(f) Timing and eligibility for CSEa) (1) Before the written test, prospective graduate; (2) after the written test, prospective graduates; (3) after the written test, only prospective graduates who have passed the written test; (4) regardless of the written test and eligibility (3) After the written test, only prospective graduates who have passed the written test (45.6%) (3) After the written test, only prospective graduates who have passed the written test (85.7%) (1) Before the written test, prospective graduates (66.7%); (2) after the written test, prospective graduates (14.3%); (3) after the written test, only prospective graduates who have passed the written test (14.3%)
(g) Determination of pass (1) Passing both the written and clinical skills exams; (2) passing according to the combined score of the written test and clinical skills exams; (3) other (1) Passing both the written and practical exams, respectively (71.4%) (1) Passing both the written and practical exams, respectively (95.2%) Not required, as a consensus was reached in the previous round.
(h) Ratio of the written test and practical test (in case of combining the scores of the written test and clinical skills exams) (1) 8:2, (2) 7:3, (3) 6:4, (4) 5:5, (5) 4:6, (6) 3:7, (7) 2:8 (1) 8:2 (46.0%) (1) 8:2 (76.2%) This consensus was invalidated because the combination of the scores of the written test and clinical skills exams did not reach a consensus. (item [g])
(i) Rating HT, PE, and ED of CPX (PPI is scored by 1 SP who is acting)a) (1) By 1 university teacher at schools of OM; (2) by 2 university teachers at schools of OM; (3) by 1 SP (acting and scoring); (4) by 2 SPs (1 for acting and the other 1 for scoring); (5) other (4) By 2 SPs (1 for acting and the other 1 for scoring) (46.8%) (4) By 2 SPs (1 for acting and the other 1 for scoring) (76.2%) (1) By 1 university teacher at schools of OM (28.6%); (4) by 2 SPs (1 for acting and the other 1 for scoring) (71.4%)
(j) Rating OSCE (1) By 1 university teacher at schools of OM (scoring); (2) by 2 university teachers at schools of OM; (3) other (1) By 1 university teacher at schools of OM (66.1%) (1) By 1 university teacher at schools of OM (90.5%) Not required, as a consensus was reached in the previous round.

CSE, clinical skills examination; OMD, Oriental medicine doctor; OM, Oriental medicine; KHPLEI, Korea Health Personnel Licensing Examination Institute; CPX, clinical practice examination; OSCE, objective structured clinical examination; MD, medical doctor; TCM, traditional Chinese medicine; USMLE, United States Medical Licensing Examination; HT, history taking; PE, physical examination; ED, education; PPI, patient–physician interaction; SP, standardized patient.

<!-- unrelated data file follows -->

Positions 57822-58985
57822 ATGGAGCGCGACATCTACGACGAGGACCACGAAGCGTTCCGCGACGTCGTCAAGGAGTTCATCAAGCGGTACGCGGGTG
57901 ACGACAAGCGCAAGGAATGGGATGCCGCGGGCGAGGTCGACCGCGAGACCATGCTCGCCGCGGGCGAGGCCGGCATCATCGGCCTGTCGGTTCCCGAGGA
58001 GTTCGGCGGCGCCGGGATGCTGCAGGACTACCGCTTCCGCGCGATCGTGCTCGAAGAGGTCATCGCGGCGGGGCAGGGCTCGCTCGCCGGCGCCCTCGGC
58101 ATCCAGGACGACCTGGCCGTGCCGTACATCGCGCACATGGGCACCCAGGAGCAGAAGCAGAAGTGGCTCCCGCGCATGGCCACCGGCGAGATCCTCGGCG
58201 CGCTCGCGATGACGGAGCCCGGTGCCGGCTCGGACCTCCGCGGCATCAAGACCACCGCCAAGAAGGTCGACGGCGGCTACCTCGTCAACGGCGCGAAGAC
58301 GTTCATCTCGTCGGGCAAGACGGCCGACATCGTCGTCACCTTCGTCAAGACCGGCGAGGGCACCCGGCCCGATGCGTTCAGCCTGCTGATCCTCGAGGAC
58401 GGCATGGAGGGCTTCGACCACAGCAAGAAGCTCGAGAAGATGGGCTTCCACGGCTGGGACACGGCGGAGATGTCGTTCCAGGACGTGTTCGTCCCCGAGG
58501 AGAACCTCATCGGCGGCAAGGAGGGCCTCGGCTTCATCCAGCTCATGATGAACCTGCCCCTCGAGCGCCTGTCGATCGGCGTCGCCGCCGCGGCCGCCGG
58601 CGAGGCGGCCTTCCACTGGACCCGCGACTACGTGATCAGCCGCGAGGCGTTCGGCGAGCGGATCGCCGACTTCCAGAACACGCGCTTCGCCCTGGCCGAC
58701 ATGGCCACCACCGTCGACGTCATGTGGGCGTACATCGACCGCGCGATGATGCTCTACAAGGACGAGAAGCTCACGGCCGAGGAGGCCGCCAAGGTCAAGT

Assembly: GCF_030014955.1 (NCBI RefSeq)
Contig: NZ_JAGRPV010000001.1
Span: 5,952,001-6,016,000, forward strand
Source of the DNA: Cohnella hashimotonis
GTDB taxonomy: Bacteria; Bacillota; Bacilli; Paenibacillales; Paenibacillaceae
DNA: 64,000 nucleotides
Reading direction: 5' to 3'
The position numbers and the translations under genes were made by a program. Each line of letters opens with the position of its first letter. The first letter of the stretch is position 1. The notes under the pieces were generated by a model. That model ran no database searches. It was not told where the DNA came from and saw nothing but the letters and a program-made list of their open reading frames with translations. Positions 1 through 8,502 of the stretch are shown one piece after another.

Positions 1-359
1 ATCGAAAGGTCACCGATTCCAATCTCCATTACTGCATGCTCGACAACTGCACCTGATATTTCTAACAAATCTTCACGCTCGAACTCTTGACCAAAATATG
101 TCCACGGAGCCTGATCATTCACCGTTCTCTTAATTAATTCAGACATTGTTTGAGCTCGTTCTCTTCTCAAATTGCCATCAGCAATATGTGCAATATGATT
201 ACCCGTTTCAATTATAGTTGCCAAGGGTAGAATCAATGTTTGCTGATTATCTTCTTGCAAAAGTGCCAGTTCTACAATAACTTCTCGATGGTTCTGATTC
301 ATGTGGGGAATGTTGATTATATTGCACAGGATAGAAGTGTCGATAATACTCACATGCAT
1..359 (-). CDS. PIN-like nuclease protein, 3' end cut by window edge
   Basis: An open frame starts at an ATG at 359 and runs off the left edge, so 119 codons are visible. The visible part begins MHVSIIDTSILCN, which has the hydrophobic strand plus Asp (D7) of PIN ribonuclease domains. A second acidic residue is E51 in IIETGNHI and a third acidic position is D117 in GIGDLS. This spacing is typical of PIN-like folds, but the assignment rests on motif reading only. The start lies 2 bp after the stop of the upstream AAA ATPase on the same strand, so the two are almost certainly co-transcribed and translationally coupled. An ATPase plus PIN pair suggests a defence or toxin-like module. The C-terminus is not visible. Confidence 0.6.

a) An agreement was reached in the second round, but it was included in the third round because it required further discussion.

Table 5.
Subcommittees’ discussion of concerns during the Delphi rounds for the Korean Oriental Medicine Licensing Examination (N=21)
Clinical topic Results of discussion Feasibility (1 to 5): (third round)
Relevant Measurable
Pulse examination Pulse examination can be included in the CPX, but only the procedure may be evaluated on an SP, and the results of the pulse examination are presented by card. 3.86 3.57
It is realistic to evaluate the pulse examination in OSCE by evaluating the speed of the SP’s pulse. 3.52 3.52
Acupuncture Acupuncture can be evaluated on an OSCE, but only the procedure may be evaluated, and actual needle insertion and manipulation should be performed on an artificial pad, not an SP. 4.57 4.57
Chuna Chuna can be evaluated on an OSCE, but only some techniques that are less harmful to the SP should be used. 3.81 3.81
ICT can be evaluated on an OSCE, procedures such as questions about contraindications may be evaluated with an SP, and actual electrode placement and device operation could be performed on mannequins. 4.29 4.14
Sasang constitution Sasang constitution diagnosis should be provided in the test instructions. 3.48 3.29
Sasang constitution practice can be included in clinical presentations of a CPX, but it is recommended to conduct a KCD diagnosis and sasang constitution practice in parallel for clinical expression. 3.57 3.57

CPX, clinical practice examination; SP, standardized patient; OSCE, objective structured clinical examination; ICT, interferential current therapy; KCD, Korean Standard Classification of Diseases.